Somehow the wolves had sensed that this herd was too healthy, too impenetrable to waste energy on. It has been estimated that a high percentage of wolf attacks on musk oxen herds prove unsuccessful. Nevertheless, they test many herds regularly, sometimes on a daily basis, hoping that injury or infirmity might have weakened an individual since the last test. Clearly, there is a strong adaptive advantage in being able quickly to size up one's adversary - and to avoid biting off more than one can chew.

After a half-hour, the pack happened upon a herd that looked more promising. This time, there were only three musk oxen, all adults. Too few in number to assume a classic defensive ring the beasts arranged themselves into a kind of triangle. The wolves worked the herd hard, circling tightly, darting in to nip at their flanks, barking, charging and feinting frontal attacks that stayed just outside the range of the horns. Though the wolves had been trotting for hours without showing any signs of fatigue, these short sprints quickly exhausted them. One by one, they lay down panting off to the side of the herd, but close enough to keep the pressure on. After resting, they would stand up and test the herd some more.

Finally, they gave up. We were, at this point, almost 20 miles from the den. It began to dawn on me just how many calories wolves must routinely expend. I had watched them go days without eating, becoming quite thin in the process. Though nature has provided the wolves with magnificent equipment for predation, nature has been equally kind to their prey. Even when game is plentiful, a successful hunting trip is by no means guaranteed. I began to wonder if the pack might eventually be forced to return to the pups without any meat for them, but the pack had no intention of giving up yet. After one more rest period, they were back on their feet and off again on their search for something vulnerable.

We had been on the move for another half-hour when the pack inadvertently scared up a weasel. This brownish little carnivore, about the size of a rat that's been fed through a pasta extruder, could not be much of a meal for an entire hungry pack, but the wolves seemed obsessed with catching the varmint. The weasel led the wolves on an incredible chase, zigzagging across the tundra with the frenetic pack at its heels. The straightaway sprints reminded me of greyhounds chasing an artificial rabbit around a racetrack. Then the weasel would change directions drastically, and the wolves would be scrambling, dust and gravel flying everywhere. After five minutes, the weasel was finally able to squirt into a rock pile and safety. The wolves took a short rest and were soon back on the trail again. I admired their tirelessness and persistence though the wisdom of their passion sometimes eluded me.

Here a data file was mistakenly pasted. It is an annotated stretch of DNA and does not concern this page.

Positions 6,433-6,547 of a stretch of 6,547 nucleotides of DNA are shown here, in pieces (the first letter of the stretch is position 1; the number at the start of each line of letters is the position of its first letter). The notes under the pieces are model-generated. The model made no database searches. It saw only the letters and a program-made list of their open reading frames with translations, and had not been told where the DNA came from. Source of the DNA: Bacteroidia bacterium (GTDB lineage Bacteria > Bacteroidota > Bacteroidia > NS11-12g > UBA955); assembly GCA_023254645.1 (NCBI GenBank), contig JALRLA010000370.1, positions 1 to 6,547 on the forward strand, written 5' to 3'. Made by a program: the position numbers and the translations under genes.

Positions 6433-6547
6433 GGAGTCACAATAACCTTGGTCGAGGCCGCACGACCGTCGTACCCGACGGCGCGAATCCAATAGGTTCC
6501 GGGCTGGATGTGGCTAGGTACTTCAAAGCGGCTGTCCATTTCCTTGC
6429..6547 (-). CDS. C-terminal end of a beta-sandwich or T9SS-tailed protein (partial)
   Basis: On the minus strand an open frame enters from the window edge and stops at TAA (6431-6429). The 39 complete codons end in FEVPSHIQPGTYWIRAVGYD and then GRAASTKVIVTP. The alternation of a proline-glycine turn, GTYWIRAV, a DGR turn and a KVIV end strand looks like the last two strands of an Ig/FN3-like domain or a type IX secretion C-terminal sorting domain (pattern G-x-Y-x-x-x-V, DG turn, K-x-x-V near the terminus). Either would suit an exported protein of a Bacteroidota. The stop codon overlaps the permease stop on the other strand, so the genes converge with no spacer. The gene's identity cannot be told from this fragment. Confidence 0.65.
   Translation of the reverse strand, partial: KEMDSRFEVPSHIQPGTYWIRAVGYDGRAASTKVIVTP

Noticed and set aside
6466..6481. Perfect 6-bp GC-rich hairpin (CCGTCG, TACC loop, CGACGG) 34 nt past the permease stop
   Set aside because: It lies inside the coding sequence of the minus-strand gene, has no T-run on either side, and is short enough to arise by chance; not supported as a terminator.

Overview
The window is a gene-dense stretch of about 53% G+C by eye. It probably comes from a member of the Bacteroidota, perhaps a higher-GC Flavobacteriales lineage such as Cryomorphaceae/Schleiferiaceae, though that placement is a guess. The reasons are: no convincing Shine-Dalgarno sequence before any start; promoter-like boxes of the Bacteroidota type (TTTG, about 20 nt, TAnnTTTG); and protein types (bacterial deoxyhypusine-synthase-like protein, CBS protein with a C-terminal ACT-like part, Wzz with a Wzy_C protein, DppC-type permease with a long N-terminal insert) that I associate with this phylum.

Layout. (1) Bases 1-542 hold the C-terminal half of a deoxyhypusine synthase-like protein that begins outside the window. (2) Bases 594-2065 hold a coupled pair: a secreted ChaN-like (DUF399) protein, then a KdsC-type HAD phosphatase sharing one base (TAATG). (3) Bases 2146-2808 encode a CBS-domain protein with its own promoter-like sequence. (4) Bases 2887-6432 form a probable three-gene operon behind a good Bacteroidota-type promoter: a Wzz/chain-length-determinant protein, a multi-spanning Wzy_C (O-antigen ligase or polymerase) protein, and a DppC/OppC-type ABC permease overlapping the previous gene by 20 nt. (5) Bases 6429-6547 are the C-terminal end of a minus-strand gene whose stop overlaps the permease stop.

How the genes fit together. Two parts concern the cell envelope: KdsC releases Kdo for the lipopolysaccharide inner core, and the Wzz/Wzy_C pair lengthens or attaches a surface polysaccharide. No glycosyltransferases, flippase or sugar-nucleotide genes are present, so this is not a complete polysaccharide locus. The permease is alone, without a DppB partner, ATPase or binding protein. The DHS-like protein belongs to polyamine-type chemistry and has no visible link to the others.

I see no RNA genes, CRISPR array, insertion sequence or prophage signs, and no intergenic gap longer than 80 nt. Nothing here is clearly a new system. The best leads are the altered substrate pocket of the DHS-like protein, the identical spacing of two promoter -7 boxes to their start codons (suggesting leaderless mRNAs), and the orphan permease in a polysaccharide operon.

The pack moved into the outskirts of its considerable territory. If the den was at the center of their habitat, and this 35-mile radius was typical of the distances to which they would range, then the overall territory encompassed close to 4,000 square miles. No wonder they like to howl to one another and urinate on prominent spots. I found myself wishing for a Rand McNally of my own.

The wolves moved in a beeline up an inclined plain, their noses occasionally turned to the prevailing breeze. The directness of their march made me think that one of the might have made a scouting trip earlier. In any event, they seemed to have a definite sense of destination. Realizing that an encounter might await us over the ridge, I decided to run ahead. I wanted to have my movie camera ready to go.

Sure enough, a half-mile ahead I saw a herd of nearly dozen musk oxen grazing in a grassy valley. The herd, which included three vulnerable calves, was arrayed randomly across the broad valley. In the distance, several icebergs slow drifted in a fjord. This was one of the most beautiful setting I'd yet seen in Ellesmere: a perfect backdrop for whatever drama might develop. Moments after I had set up my tripod the wolves appeared on the top of the rise. Instantly they spotted the herd and froze. With Midback taking the lead, the pack crept forward, like cats stalking mice, each step delicate and deliberate. Closer and closer they approached, steadily increasing their pace, until suddenly they were charging full speed down the hillside in an attempt to catch the herd off guard.